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This Is Service Design Methods by Jakob Schneider, Adam Lawrence, Markus Edgar Hormess, Marc Stickdorn

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Chapter 1. Research Methods

Methods to move beyond assumptions

  1. Methods of data collection

  2. Desk research Preparatory research

  3. Secondary research

  4. Self-ethnographic approaches Autoethnography

  5. Online ethnography

  6. Participant approaches Participant observation

  7. Contextual interviews

  8. In-depth interviews

  9. Focus groups

  10. Extra Interview guidelines

  11. Non-participant approaches Non-participant observation

  12. Mobile ethnography

  13. Cultural probes

  14. Extra Co-creative workshops

  15. Co-creative workshops Co-creating personas

  16. Co-creating journey maps

  17. Co-creating system maps

  18. Methods of data visualization, synthesis, and analysis Building a research wall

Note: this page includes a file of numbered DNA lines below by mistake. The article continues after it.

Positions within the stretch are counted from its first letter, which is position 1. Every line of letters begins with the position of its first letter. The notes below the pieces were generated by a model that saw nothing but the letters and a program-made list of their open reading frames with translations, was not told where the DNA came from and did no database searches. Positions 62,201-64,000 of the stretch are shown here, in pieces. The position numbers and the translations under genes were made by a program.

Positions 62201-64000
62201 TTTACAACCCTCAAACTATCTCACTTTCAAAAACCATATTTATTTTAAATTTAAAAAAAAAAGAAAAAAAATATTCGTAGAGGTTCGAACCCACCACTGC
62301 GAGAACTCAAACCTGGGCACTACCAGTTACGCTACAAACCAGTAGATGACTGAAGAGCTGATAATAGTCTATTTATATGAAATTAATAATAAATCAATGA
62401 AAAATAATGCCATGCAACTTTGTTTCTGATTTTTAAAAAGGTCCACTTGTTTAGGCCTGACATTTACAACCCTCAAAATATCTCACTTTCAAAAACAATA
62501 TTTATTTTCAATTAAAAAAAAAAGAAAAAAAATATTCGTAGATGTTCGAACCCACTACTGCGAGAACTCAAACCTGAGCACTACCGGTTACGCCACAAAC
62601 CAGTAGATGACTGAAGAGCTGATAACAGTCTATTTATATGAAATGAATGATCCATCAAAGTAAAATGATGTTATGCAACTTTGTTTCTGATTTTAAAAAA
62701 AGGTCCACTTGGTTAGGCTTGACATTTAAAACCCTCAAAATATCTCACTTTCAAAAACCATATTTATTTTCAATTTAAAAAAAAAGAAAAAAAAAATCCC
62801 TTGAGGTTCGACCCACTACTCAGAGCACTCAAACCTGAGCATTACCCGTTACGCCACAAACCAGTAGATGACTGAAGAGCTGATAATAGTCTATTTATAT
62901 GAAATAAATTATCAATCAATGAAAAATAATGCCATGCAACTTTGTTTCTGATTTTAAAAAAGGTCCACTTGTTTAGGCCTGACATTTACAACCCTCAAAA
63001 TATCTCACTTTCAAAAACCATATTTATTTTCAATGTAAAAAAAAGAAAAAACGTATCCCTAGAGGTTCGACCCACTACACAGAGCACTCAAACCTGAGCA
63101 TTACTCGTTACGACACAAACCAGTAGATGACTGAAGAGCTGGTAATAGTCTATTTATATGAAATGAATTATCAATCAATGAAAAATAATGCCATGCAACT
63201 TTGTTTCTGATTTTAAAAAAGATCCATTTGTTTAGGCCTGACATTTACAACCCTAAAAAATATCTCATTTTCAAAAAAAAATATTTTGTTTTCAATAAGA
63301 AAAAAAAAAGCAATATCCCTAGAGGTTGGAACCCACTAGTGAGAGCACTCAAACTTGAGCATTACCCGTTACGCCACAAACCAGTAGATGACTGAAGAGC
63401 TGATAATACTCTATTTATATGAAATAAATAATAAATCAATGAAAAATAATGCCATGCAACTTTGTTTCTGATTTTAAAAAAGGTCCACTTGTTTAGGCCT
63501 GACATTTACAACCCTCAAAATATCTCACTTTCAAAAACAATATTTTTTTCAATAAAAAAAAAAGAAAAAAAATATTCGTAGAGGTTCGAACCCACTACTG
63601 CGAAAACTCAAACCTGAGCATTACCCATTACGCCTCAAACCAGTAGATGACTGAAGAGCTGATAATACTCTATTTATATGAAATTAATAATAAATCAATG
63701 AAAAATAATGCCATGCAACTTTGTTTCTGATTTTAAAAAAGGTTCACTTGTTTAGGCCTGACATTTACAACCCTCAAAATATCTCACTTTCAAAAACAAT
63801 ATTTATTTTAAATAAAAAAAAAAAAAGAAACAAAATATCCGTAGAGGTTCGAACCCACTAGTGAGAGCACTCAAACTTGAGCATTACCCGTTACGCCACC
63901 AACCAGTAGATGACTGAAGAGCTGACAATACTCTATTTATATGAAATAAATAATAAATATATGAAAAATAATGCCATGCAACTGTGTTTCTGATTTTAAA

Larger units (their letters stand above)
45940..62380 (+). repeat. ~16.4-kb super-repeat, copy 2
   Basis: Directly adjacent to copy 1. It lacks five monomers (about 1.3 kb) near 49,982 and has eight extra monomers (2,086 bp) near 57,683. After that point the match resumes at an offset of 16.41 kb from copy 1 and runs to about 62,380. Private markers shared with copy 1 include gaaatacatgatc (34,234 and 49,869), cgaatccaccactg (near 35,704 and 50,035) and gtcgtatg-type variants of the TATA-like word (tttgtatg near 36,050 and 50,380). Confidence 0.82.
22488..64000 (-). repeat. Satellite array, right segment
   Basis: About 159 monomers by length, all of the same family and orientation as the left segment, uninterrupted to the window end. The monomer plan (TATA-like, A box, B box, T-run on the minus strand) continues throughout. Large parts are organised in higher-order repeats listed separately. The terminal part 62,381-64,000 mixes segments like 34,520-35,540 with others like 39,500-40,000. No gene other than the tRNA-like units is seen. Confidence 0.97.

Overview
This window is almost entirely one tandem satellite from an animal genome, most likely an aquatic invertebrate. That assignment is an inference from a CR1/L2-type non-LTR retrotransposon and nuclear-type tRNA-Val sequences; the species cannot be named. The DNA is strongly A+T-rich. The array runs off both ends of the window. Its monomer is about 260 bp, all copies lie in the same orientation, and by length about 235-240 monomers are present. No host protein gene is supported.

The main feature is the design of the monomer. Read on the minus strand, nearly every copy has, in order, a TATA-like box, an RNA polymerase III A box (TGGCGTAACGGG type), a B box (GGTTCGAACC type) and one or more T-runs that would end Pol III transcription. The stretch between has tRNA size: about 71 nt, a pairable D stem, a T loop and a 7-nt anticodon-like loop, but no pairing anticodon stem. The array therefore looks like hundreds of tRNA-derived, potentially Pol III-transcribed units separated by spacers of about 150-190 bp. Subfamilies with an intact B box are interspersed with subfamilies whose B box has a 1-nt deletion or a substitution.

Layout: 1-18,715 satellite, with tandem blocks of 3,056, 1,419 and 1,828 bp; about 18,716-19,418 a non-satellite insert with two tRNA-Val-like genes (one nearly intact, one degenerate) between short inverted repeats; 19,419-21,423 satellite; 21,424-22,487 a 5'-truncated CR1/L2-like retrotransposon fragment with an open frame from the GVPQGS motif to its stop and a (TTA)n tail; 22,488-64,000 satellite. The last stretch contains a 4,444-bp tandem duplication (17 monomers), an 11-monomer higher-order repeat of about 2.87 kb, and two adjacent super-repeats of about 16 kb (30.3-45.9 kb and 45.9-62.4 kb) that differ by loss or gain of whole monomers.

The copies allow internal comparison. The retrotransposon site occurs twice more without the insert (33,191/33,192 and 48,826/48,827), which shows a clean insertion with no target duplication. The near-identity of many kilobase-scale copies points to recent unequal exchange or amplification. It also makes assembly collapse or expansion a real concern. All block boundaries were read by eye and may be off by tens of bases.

19. Creating personas

  20. Mapping journeys

  21. Mapping systems

  22. Developing key insights

  23. Generating jobs-to-be-done insights

  24. Writing user stories

  25. Compiling research reports

This section provides a wide selection of potential research methods to collect data and to visualize, synthesize, and analyze the collected data. This is just a brief overview; many more methods exist, and often the same method has several inconsistent names. We can only give a very brief introduction for each method, but if you want to dig deeper, there is plenty of literature (and for some methods, even whole books) with detailed descriptions and examples.

Methods of data collection

There are a huge variety of research methods you can use to collect meaningful data in service design. We sometimes use quantitative methods like surveys (offline and online), any form of automated statistics (e.g., conversion rate analysis), or manually collected quantitative data (e.g., frequency of shop visitors through simple counting). However, we mostly use qualitative methods and particularly methods based on ethnography.

The methods of data collection are structured in five categories:

  • Inline Desk research

    — Preparatory research

    — Secondary research